Agnentis Partners Founder’s story
“Looking beyond the numbers”
In his 20 years working in finance, Raymond Holt would often hear colleagues say “the numbers speak for themselves”. Except, he rarely found that they did. Typically, the bare figures would only tell half the story. To get the whole picture required open and personal discussions with the leaders of the business.
“I learnt that you can’t look at the numbers without considering them in the context of the people who run the business,” he says. “Numbers always have emotions attached to them. You can’t expect to improve the figures if you ignore the emotions.”
Perhaps unsurprisingly, Raymond found his empathetic, people-first approach to be somewhat alternative – alien even – in the corporate world.
“There are plenty of consultants willing to come into an organisation and offer up a report on where improvements can be made, however very few, if any, will do their analysis from the perspective of the business owner,” he explains.
“Similarly, there are lots of great coaches working with leaders on how they can improve the way they work, though few of them utilise their skills and experience to get work done.”
Raymond saw an opportunity to make the two meet and join the operational with the personal.
Whole person perspective
Initially, Raymond saw the business as an “operations in a box” service, where small- and medium-sized businesses (SMBs) could outsource infrastructure services like IT, finance and human resources. However, a coaching open day brought some clarity on what he really wanted the business to be.
“My original business plan felt like wearing a shirt that is two inches too short in the sleeve – it didn’t feel like it was enough,” Raymond says. “After coming away from the coaching taster, I knew that the Agnentis offering had to be more than just operations – it had to be a more personalised service. That’s where my passions lie, in engaging people.”
Having worked alongside the senior partners at Odgers Berndtson – who “were all effectively small business owners” – in his role as Director of UK Finance, Raymond understood the thinking of SMBs.
“Small businesses need someone who is willing to put themselves in their shoes and see the company from their perspective, both personally and professionally – we call it ‘the whole person perspective’,” he explains.
“They also need someone who is prepared to get their hands dirty and fix the ‘leaky tap’. Time and time again, you see it where businesses have hit a glass ceiling – the owner is fighting to take the business forward, however for many reasons, they haven’t been able to make it happen.”
Agnentis get to the root of what the owner envisages for their business and why. Once it has been understood what needs to be done and why it needs to be done, Agnentis provides hands-on advice and action to make it happen.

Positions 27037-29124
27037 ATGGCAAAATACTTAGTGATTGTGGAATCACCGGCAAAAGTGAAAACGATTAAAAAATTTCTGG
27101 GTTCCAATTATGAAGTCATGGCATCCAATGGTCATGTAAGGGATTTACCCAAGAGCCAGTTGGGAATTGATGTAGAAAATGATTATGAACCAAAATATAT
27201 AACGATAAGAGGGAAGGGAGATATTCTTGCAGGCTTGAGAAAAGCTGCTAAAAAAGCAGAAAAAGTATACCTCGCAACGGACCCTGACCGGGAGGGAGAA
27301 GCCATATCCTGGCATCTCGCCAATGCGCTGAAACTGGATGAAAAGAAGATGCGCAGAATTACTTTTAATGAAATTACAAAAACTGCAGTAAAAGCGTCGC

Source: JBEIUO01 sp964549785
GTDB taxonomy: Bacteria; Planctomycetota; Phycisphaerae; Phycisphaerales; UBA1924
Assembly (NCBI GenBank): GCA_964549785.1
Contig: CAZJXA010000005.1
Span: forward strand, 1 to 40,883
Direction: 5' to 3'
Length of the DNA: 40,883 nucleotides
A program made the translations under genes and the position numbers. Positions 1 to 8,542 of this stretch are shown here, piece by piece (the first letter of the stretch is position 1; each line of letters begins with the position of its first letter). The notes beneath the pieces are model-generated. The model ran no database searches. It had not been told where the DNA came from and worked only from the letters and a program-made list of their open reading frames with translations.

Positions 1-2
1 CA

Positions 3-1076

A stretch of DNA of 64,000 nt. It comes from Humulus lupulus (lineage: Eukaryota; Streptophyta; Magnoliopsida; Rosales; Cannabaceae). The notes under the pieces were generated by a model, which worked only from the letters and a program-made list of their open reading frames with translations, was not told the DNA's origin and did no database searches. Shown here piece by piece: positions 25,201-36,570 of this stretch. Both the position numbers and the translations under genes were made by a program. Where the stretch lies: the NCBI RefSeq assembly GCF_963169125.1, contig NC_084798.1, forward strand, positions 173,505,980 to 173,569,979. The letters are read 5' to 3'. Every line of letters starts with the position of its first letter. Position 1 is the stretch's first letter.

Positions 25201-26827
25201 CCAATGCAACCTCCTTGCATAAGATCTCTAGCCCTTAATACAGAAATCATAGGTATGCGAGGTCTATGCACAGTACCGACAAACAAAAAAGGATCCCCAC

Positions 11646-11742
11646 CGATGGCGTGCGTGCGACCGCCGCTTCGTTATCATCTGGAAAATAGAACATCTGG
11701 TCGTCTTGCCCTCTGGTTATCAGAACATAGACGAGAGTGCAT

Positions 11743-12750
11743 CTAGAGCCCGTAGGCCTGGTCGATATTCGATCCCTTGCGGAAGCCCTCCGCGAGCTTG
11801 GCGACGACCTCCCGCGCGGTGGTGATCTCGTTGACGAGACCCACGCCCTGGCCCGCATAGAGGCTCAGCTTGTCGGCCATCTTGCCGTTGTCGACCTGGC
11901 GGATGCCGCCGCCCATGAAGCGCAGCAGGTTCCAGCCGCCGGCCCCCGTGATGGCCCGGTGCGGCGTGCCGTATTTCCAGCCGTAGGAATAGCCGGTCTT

To have the sort of discussions that are necessary to take a business forward, trust has to be built with the owner, which has proved one of the most challenging aspects for Agnentis.
“For the first year, businesses weren’t interested in engaging with us,” says Raymond. “They wanted some assurance that we were still going to be around in a year’s time before they set the foundations for a long-term relationship.
“It takes time to build the trust that allows business owners to open up. You have to earn the trust. Even if they do want to talk to you, they won’t talk to you until you’ve shown that you care. When they do finally open up, you have to show that you’re prepared to share their risk and worry.”
Ultimately, though, the challenge to build long-term relationships proves to be the most rewarding part of being a business owner when an understanding is struck and words are put into action, Raymond adds.
“The real reward for me is seeing business leaders go home at the end of the day happier than when they came in,” he stresses.
“As a business leader, not every day is going to be a good day –it’s about knowing how to turn bad days into ‘good bad days’.”
Raymond has often found himself having to listen to his own advice as CEO of Agnentis. At the start, he admits he wanted to “do everything at a million miles an hour”, but he’s learnt to slow down a bit, bringing partners into the business who he trusts and can lean on for help.
“When you’re to trying to turn around a business’ fortunes or help it grow, it can be very intense. It’s easy to get wrapped up in your work, so you need people who are able to offer some perspective. You need to be able to step away and have a clear conversation about what’s going on with someone who can understand what you’re up against. That’s one of the benefits of having partners I can trust.”
Knowing what it’s like to run a business and the challenges it brings has helped Raymond gain the trust of clients, with mutual understanding often “changing the dynamics of a conversation completely”.
Looking ahead, Agnentis wants to act as the facilitator for building small business communities.
“I truly believe that by getting enough people who care about each other to work together, creating a community of business leaders, you can change the world,” Raymond says.
“Businesses can serve each other’s needs, depending on their expertise and experience, from a place of empathy and understanding.”
As well as bringing businesses together, Agnentis will continue to support business leaders, offering both advice and action that is tailored towards the individual. While they don’t invest financially in the businesses they partner with, they most certainly invest emotionally. It’s an approach based on a belief that you can only begin to see what someone is really up against once you’ve walked a mile in their shoes. And Agnentis is willing to go the distance.
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